Wimbledon Cup History: Ben Comfort's Controversial Sighters

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posted on July 28, 2020
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The Wimbledon Cup Match for 1935 recorded one of Camp Perry's more memorable "firsts." It was the first year in which a Wimbledon Cup winner used a rifle chambered for a "Magnum" cartridge.

The Cup for 1935 went to a stocky, broad-shouldered, barrel-chested shooter from St. Louis, MO, one Ben C. Comfort. Comfort had not made much of a national name for himself prior to 1935 (though literature of the time referred to him as a "veteran" rifleman) and little is known of him after that epochal year. An advertisement for Griffin & Howe (G&H), the firm that built his rifle, described him as "a businessman." Kendrick Schofield, who reported on the 1935 National Matches for American Rifleman, noted of Comfort only that he had "long aspired to the massive British trophy" but his victory was not without controversy. 

Comfort had only just received his custom-built rifle. He had no sighting data for 1,000 yards, and Wimbledon rules in 1935 did not provide for sighting shots. So Comfort entered the President's Match, which, in those days, had a 1,000-yard slow fire stage. The President's Match was, and is, a service rifle match, but Comfort's entry was accepted and the range officer allowed him to fire the 1,000-yard stage. Comfort, in effect, got 10 sighting shots from which to gather data and he made good use of them.

His action did not go unquestioned (not, unfortunately, until after he had won the Wimbledon), but, in Schofield's words, "the weight of opinion was that in [using the President's Match to get a zero] Comfort had done no violence to any rule and was therefore entitled to the fruits of his victory."

Comfort's score is variously reported as 100, 100-14V and 100-17V. Schofield credits him with 17 Vs and points out that the second-place competitor, Ernest Sellers of Alabama, had 100-14V. The NRA's trophy records list only the 100-point score. An advertisement for Western Ammunition lists Comfort's score as 100-14V. The Wimbledon Cup is engraved in two lines on the upper left side of its handle, "Ben C. Comfort / Score 100-14V 1935."

But what of Ben Comfort's rifle? Ben Comfort was first to win the Wimbledon using a magnum cartridge (a .300 H&H Magnum). Griffin & Howe, as noted, built the gun using a Model 1917 action (origin unspecified) as the basis. Stock work was done by G&H stocker Ernest Kerner. The barrel is described in the Western Cartridge advertisement as being of Winchester manufacture, 30 inches in length. G&H, in a 1936 ad promoting their product and workmanship, stated that Griffin & Howe "Ordnance steel" barrels, tapering from receiver diameter (1.3 inches to 1 inch at the muzzle "the same contour as Comfort's barrel") were available. Comfort's rifle was a single-shot, though G&H would build a magazine rifle if the customer wished. The G&H ad includes a photo of Comfort's rifle that shows what appears to be a Lyman 5A telescopic sight (described only as being of 5x magnification in the Western ad). Metallic sights are conspicuously absent.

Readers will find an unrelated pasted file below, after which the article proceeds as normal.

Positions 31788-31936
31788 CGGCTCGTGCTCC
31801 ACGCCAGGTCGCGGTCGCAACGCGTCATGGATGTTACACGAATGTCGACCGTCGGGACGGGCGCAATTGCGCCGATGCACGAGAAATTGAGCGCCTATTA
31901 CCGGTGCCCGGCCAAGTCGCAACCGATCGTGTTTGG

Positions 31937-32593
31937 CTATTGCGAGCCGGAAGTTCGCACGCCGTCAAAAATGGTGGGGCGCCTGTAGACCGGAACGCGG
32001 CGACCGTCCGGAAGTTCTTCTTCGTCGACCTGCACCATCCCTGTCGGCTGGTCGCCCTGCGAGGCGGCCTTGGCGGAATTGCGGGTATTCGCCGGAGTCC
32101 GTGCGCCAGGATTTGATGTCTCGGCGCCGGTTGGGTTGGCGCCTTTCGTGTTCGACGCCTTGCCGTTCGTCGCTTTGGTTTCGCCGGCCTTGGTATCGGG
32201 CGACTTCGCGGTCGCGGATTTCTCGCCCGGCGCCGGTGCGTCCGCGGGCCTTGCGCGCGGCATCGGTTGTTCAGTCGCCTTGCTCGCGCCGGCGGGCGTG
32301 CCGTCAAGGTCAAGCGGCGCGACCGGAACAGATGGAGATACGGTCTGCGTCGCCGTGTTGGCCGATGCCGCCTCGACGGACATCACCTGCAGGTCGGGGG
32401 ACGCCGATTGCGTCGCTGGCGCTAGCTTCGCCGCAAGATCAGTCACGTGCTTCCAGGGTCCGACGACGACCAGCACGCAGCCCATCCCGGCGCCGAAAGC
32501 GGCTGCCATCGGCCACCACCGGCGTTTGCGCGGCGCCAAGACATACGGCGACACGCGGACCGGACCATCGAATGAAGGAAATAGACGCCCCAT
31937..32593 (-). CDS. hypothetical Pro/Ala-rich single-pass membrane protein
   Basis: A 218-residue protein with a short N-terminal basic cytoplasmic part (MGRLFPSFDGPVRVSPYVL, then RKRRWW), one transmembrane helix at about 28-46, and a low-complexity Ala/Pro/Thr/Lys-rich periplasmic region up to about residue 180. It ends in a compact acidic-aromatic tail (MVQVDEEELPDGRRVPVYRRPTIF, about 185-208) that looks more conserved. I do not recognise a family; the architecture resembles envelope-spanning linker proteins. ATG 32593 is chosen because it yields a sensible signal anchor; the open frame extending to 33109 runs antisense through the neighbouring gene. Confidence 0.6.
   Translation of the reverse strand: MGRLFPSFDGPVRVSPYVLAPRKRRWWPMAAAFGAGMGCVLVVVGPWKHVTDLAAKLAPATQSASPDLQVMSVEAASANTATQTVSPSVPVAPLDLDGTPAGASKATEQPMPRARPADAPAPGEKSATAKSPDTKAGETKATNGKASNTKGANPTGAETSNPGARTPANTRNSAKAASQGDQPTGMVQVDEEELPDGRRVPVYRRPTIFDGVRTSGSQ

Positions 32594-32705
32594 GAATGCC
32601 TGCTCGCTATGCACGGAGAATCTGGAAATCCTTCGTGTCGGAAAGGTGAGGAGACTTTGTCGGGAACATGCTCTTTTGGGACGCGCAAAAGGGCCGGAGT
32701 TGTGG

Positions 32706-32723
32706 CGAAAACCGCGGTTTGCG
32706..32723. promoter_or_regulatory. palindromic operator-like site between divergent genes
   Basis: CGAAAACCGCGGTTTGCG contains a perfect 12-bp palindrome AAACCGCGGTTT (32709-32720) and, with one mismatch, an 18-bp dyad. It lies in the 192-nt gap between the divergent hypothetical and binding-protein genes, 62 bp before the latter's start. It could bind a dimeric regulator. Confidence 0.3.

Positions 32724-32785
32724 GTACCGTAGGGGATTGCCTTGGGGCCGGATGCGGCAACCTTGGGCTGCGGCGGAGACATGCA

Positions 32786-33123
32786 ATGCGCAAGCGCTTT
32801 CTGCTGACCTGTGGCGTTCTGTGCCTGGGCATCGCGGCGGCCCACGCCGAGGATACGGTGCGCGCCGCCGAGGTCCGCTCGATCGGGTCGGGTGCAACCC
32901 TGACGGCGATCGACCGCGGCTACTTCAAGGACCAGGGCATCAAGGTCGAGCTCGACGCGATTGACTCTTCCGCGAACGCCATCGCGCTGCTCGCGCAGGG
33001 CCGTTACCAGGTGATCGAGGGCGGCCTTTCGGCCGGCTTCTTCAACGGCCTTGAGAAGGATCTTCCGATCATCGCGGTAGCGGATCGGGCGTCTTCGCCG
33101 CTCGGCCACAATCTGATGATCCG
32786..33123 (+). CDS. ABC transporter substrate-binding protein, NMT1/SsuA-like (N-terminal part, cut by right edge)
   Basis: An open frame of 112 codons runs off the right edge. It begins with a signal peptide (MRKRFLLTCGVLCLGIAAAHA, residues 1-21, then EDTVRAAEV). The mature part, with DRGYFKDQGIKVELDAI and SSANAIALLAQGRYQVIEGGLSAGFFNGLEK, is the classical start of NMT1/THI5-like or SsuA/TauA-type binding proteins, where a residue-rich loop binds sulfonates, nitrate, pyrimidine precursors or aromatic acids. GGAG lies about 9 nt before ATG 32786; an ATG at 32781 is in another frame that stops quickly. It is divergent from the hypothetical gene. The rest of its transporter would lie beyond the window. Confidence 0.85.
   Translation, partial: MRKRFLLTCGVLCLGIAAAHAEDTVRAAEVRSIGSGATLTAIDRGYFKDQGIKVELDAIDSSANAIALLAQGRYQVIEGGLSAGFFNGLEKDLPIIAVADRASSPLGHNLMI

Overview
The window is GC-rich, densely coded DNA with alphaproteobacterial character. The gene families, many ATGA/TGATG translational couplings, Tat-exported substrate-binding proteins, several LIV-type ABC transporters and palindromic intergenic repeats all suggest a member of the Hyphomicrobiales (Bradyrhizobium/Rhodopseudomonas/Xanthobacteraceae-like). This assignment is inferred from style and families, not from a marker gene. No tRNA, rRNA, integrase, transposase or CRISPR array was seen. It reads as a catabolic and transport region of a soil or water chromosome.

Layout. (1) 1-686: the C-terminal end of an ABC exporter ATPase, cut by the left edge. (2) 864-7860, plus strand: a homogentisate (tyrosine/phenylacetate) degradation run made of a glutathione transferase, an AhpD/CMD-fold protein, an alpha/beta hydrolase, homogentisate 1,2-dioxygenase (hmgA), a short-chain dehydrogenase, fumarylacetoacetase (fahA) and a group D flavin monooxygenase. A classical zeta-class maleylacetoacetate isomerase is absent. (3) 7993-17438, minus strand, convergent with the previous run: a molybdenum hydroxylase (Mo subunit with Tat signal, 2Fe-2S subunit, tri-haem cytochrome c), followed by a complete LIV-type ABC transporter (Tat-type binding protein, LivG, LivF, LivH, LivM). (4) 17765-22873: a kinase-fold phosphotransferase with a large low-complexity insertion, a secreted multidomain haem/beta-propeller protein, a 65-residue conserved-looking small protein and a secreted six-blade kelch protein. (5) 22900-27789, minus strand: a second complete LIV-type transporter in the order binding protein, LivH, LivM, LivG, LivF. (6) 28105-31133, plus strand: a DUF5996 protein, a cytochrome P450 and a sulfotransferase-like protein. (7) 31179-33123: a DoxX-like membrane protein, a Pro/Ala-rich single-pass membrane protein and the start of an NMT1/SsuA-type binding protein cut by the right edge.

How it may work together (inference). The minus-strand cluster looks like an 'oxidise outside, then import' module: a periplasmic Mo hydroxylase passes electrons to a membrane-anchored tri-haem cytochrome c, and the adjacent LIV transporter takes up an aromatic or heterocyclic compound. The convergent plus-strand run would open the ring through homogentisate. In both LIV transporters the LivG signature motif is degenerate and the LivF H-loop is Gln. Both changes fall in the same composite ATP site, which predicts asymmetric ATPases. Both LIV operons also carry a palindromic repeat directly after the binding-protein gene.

Comfort fired Western .300 H&H ammunition especially developed by Western ballisticians and loaded at the plant in East Alton (across the river from St. Louis, MO) using 180-grain Western match bullets.

Comfort had some highly regarded company when he won the 1935 Wimbledon. The top-scoring eight competitors posted clean, 100-point scores. Sellers finished second. Marine Sgt. C.J. Anderson, who finished third at 100-14V, also shot on the winning Herrick Trophy Team for 1935. Ben Harrison, a civilian from Massachusetts, shot a 100-13V fourth-place score using a National Match Springfield "service rifle" and would have won the Farr Trophy had it been in competition in 1935.

The fifth-place finisher, also at 100-13V, became a legend among reloaders and benchrest shooters, but not before he earned near-legendary status among service rifle and pistol competitors. His name was L.E. Wilson ("Sam") and he was from Cashmere, WA. Wilson began shooting in the National Matches in 1916 and was one of the first civilians to become Double Distinguished, earning his Pistol badge in 1923 and his Rifle badge prior to 1929. Wilson reloading tools are still the standard by which other, similar tools are judged.

Sixth went to Vere Hamer, shooting for the South Dakota team, better known as the 1929 smallbore champion. Seventh was an Illinoisan, Conrad Nordhus. Nordhus switched to a service rifle for the 1935 National Trophy Individual rifle match and shot a gold-medal winning 11th place score (out of 1,600 entries). And, in eighth place was an Olympic and International champion, another competitor of titanic stature among both rifle and pistol shooters in the first half of the 20th century, Marine Sgt. Mag. Morris Fisher.


See more: Amanda Elsenboss: Long-Range Specialist

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